Lissa Streusand had fond memories of her childhood in Wołkowysk, Poland in the 1920s and ’30s. Although her family lived simply—drawing water from a well and sewing their own clothes—they always had enough to eat. On Jewish holidays, all of the relatives gathered to feast, sing and pray.
As the 1930s drew to a close, Lissa remembered that “a dark cloud was surrounding Poland.” Germany had already overtaken Austria and Czechoslovakia and many assumed Poland would be next. Fortunately, Lissa’s mother Peshka had several siblings in the United States. After a 1932 visit to Wołkowysk, Uncle Manuel had vowed to help Lissa’s family join him in America. Seven years later, the paperwork was finally in order and Lissa’s family prepared to leave. It was a difficult and painful parting. Despite his intense efforts, Manuel had been unable to secure permission for Lissa’s uncle Yosel and his family to come to America. Lissa’s grandmother, older and more set in her ways, chose to stay behind in the town that had always been her home. "I had to say goodbye to my grandmother," says Lissa. "We embraced, hugged each other, cried, hugged each other again. And she asked me to write and I said I would and I promised her I would be back and see her again. But I never did."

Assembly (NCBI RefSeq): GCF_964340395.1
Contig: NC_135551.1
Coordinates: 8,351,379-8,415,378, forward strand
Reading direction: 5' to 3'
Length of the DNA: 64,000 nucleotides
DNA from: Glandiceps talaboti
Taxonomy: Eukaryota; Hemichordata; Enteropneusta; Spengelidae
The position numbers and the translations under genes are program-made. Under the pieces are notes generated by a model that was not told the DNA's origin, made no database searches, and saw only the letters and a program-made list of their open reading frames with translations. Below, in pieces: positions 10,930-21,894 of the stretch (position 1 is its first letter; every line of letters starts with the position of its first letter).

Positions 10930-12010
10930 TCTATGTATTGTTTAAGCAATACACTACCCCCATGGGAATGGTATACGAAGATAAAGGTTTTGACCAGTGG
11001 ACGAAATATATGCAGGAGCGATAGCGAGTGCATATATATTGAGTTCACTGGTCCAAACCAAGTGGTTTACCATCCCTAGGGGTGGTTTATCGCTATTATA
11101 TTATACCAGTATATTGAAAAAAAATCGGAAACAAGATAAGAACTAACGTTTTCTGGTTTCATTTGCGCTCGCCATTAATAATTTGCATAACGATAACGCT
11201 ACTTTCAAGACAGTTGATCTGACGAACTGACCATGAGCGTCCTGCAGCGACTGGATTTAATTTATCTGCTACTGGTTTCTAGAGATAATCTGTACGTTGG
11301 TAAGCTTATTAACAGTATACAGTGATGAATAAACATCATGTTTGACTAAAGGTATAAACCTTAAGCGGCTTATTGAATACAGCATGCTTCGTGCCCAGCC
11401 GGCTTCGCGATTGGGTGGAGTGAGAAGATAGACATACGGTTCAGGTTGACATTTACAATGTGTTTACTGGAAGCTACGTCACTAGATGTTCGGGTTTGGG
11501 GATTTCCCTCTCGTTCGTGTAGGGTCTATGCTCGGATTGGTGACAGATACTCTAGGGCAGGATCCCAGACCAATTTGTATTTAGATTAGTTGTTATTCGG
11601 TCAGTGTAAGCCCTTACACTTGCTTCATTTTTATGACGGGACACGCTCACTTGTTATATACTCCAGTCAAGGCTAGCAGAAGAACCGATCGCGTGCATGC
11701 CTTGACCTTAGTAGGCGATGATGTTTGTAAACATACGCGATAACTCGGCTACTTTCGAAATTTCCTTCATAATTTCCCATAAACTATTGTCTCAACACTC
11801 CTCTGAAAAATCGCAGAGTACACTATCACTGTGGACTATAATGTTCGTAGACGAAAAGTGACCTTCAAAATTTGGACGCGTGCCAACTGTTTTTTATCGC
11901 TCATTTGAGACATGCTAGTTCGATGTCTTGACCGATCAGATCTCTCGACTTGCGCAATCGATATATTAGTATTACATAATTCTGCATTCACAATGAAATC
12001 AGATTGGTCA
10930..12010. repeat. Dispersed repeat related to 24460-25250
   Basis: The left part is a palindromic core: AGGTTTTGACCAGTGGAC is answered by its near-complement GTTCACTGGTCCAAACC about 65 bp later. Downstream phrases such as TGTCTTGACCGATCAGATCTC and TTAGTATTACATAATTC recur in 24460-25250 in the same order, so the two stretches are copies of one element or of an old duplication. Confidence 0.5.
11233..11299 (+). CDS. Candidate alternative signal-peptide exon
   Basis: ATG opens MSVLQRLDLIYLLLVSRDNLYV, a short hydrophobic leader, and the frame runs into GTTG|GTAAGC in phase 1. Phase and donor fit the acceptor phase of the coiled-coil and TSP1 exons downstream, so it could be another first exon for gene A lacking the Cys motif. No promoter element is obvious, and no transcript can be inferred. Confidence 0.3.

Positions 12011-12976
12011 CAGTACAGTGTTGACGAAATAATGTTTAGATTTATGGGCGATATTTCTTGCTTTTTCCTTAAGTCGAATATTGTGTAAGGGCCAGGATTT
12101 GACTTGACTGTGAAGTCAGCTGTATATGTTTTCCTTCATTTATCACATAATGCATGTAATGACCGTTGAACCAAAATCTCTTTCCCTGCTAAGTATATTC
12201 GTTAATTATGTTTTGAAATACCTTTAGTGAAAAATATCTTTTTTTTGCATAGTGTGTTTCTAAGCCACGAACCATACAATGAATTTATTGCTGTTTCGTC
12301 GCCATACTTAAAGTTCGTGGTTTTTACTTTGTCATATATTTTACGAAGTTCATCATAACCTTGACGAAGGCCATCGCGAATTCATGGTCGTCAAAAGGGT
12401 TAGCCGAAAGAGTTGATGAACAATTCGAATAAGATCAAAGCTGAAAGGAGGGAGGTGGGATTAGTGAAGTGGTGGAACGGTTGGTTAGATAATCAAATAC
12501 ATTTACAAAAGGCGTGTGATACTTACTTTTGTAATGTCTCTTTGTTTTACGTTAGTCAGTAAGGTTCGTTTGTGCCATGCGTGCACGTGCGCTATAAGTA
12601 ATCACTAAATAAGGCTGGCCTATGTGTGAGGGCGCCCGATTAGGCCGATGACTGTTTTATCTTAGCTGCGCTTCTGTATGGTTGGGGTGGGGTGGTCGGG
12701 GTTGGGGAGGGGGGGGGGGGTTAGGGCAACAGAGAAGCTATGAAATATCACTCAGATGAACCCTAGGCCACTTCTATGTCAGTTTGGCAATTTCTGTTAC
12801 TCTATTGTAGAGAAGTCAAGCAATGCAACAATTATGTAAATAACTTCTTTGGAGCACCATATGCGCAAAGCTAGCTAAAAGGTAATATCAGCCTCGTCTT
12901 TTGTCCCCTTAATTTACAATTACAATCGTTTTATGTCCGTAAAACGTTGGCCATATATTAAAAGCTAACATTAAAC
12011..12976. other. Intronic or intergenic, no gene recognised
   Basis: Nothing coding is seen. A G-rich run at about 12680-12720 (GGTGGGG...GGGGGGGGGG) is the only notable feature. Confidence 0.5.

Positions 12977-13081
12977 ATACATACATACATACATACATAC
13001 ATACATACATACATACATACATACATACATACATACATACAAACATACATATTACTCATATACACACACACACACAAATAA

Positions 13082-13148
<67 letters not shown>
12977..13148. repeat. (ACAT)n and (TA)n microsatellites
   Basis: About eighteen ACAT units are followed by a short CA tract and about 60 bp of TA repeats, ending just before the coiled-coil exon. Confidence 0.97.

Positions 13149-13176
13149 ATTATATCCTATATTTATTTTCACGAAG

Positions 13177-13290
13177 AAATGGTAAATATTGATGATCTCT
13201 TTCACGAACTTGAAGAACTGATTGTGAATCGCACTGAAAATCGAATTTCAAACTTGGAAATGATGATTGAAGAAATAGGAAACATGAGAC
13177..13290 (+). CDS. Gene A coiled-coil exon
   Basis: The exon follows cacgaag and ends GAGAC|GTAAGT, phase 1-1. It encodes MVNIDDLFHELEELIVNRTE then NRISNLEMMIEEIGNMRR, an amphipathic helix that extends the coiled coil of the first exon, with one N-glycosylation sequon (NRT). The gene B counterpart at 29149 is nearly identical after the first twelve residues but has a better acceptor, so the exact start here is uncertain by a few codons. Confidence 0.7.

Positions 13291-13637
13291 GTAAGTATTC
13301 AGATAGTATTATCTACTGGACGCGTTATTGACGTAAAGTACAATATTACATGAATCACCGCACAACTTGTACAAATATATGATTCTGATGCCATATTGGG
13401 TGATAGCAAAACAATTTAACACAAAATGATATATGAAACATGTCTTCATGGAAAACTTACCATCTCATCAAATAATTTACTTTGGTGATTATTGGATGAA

For Lissa, the journey to America was a revelation. The family, accustomed to having little more than the bare necessities, suddenly found themselves aboard a luxury liner sampling unfamiliar delicacies such as oranges. Lissa and her family arrived in the United States in August 1939. The following month Germany and the USSR invaded and dismembered Poland. Wołkowysk fell into the Soviet zone of occupation. Lissa was able to correspond with her relatives until the summer of 1941 when German troops overran Poland as they moved eastward into the USSR. After that, Lissa lost contact with the family members who had stayed behind. None survived the Holocaust.
Lissa’s family settled into life in Houston with the generous assistance of Manuel who helped them find an apartment and jobs. When the United States entered World War II in December 1941, Lissa’s brothers proudly fought for their adopted country. Lissa married Fred Streusand in 1945 and they had three children. After Fred’s premature death, Lissa raised the children on her own and established a career in accounting and business management. After retiring, she wrote her memoirs. Lissa’s children, eight grandchildren and two great-grandchildren gave her much joy.
George (b. Gdalia) Kantor, survived
Peshka Rudy Kantor, survived
Louis (b. Lazer), survived
Howard (b. Chaim), survived
Rita (b. Roza), survived
Annette (b. Anya), survived